As by far and away the best messaging alternative, Beluga is off to a fantastic start. Sure, there is room for improvement, but, by continuing to smartly integrate features and avoid bloat, it has a real opportunity to become the default messaging platform. Can’t wait to see what they have in store for this year’s SXSW.
Don’t get me wrong, group messaging is great but in reality its a feature that any platform competing in this space should have. Until now, my friends and I had been using GroupMe as our group messaging service of choice. However, it’s dependency on SMS is a deal breaker for me.↩
@simplekitchen and @cafegrumpy, 2 of our favorite NYC merchants, were on Fox 5 today. Thanks Heather and Caroline!
Great example of a merchant use case for Venmo. Love the story of the guy running in to grab a cookie and yelling “Venmo me.”
I’m curious as to others thoughts on “trusting” a merchant. If you’re not familiar with the trust concept, basically it allows someone to pull money from your account rather than you having to pay them. Would you feel comfortable allowing a business open access to pull money from your bank account?
I ran across an interesting Quora discussion on the topic where I found Rocky Agrawal’s comment particularly compelling. He makes the case that we already do this with interval billing for say utilities and businesses’s that hold our credit card information, e.g. Amazon. There is an implicit trust when we upload our credit card information onto a site where we trust the business not to unlawfully charge our credit card. Of course, we have a recourse should something like this happen by contacting the credit card company to rectify the charge. With Venmo, you do have the opportunity to reverse the charge and, if that fails, it seems you would have the same opportunity to take it up with your credit card company.1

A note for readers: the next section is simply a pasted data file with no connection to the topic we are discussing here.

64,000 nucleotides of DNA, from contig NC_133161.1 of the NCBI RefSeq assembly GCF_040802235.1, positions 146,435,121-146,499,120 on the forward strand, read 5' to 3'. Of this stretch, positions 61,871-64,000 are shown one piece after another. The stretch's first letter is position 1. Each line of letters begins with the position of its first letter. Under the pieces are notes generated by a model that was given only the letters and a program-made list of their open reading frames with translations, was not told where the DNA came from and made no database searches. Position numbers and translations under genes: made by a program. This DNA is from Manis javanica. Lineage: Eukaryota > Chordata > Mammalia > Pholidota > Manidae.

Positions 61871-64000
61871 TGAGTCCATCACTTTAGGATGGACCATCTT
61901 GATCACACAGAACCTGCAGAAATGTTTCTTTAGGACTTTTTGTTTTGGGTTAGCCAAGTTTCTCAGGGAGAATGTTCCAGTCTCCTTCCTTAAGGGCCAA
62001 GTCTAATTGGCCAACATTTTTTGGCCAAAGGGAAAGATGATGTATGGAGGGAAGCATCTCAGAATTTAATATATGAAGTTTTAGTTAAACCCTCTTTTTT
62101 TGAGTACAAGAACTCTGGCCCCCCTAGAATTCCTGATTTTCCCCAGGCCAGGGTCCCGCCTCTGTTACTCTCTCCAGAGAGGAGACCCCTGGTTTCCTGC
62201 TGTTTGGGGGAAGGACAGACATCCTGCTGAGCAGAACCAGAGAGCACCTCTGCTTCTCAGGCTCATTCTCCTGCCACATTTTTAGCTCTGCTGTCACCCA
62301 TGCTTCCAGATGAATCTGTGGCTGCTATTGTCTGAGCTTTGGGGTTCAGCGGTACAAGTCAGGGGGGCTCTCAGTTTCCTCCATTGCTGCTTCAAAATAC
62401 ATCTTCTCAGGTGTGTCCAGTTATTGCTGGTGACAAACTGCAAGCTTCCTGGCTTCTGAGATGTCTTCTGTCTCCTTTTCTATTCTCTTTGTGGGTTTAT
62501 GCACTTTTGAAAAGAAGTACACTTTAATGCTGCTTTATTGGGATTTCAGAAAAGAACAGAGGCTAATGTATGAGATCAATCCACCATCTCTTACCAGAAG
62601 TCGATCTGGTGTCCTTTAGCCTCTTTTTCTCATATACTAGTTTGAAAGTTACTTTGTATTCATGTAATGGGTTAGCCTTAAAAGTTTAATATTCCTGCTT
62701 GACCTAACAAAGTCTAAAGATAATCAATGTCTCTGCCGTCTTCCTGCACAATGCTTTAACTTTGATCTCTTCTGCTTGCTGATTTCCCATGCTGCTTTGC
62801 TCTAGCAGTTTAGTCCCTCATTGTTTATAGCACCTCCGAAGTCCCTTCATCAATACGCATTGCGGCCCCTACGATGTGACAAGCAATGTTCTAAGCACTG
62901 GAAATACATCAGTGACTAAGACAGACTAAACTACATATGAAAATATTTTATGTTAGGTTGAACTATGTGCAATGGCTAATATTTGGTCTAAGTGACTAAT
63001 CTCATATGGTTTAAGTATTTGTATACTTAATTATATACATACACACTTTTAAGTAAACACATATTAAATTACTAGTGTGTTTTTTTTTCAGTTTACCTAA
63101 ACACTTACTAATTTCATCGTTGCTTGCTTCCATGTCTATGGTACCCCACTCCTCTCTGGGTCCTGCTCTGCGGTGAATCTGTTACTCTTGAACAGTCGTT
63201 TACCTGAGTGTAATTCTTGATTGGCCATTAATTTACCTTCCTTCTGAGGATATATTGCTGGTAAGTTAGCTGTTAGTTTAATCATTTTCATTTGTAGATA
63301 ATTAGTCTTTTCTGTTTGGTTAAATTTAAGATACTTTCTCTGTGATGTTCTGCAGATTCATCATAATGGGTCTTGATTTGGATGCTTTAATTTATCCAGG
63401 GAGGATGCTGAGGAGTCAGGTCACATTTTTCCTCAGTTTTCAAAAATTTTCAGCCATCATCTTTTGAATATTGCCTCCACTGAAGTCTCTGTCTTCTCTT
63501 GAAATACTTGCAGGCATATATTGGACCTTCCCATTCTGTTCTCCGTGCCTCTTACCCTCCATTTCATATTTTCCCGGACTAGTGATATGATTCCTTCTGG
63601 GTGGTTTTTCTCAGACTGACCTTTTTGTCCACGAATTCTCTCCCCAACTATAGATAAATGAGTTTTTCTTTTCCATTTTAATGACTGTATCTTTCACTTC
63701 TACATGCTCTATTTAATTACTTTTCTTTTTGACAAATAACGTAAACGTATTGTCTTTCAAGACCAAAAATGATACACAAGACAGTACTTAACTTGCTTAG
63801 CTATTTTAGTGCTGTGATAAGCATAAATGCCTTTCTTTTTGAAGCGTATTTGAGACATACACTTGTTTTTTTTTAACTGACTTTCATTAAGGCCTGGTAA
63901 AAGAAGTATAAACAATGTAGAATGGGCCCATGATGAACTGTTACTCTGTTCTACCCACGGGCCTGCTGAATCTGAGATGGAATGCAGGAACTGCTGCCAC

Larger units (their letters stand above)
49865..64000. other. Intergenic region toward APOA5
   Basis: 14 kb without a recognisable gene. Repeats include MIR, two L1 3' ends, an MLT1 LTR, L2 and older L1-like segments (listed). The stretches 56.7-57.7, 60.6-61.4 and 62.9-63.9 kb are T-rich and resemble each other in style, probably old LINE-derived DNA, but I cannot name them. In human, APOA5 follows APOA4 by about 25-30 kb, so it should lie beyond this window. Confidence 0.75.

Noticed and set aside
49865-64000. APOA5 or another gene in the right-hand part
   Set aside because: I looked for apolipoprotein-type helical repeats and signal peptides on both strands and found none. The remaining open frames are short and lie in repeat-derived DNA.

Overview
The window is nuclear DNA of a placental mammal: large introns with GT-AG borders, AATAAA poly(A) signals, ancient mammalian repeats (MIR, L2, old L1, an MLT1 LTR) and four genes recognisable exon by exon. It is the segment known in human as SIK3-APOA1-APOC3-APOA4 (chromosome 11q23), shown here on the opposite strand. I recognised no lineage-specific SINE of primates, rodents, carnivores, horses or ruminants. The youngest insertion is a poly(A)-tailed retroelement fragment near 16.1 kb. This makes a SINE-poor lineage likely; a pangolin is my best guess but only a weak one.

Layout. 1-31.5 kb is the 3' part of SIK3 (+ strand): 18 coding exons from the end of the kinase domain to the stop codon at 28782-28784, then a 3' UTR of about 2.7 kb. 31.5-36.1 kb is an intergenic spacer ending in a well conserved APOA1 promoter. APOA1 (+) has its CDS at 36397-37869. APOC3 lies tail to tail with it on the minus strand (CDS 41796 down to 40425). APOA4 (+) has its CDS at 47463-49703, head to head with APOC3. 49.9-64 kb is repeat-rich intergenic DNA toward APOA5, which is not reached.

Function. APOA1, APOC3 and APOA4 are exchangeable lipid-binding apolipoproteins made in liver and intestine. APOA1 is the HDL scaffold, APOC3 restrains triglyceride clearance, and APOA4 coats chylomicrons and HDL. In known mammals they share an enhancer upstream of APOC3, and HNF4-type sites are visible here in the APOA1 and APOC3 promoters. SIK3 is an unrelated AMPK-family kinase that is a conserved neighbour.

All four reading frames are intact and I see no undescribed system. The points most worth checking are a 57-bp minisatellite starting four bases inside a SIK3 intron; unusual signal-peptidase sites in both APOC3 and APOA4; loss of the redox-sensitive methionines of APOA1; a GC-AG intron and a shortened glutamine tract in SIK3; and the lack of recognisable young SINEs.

Personally, I think this would be awesome for the establishments I frequent, my Cheers if you will. In particular, I would love to see every taco truck support Venmo.
Venmo will charge your credit card directly as long as you do not have a positive account balance and you have not linked your checking account to your Venmo account. The order in which Venmo pulls funds is:  Venmo account  Checking account  Credit card.↩
Follow me for a second. For those with “smartphones” (that term almost seems antiquated, doesn’t it?), you’re currently paying around $30 for your data plan and most likely around $15 for SMS. That’s equivalent to $74.90/megabyte for text messaging. Compare that to $0.06/megabyte for your data plan.1The cost per megabyte for text messaging is 1,248 times greater than what you’re paying for data.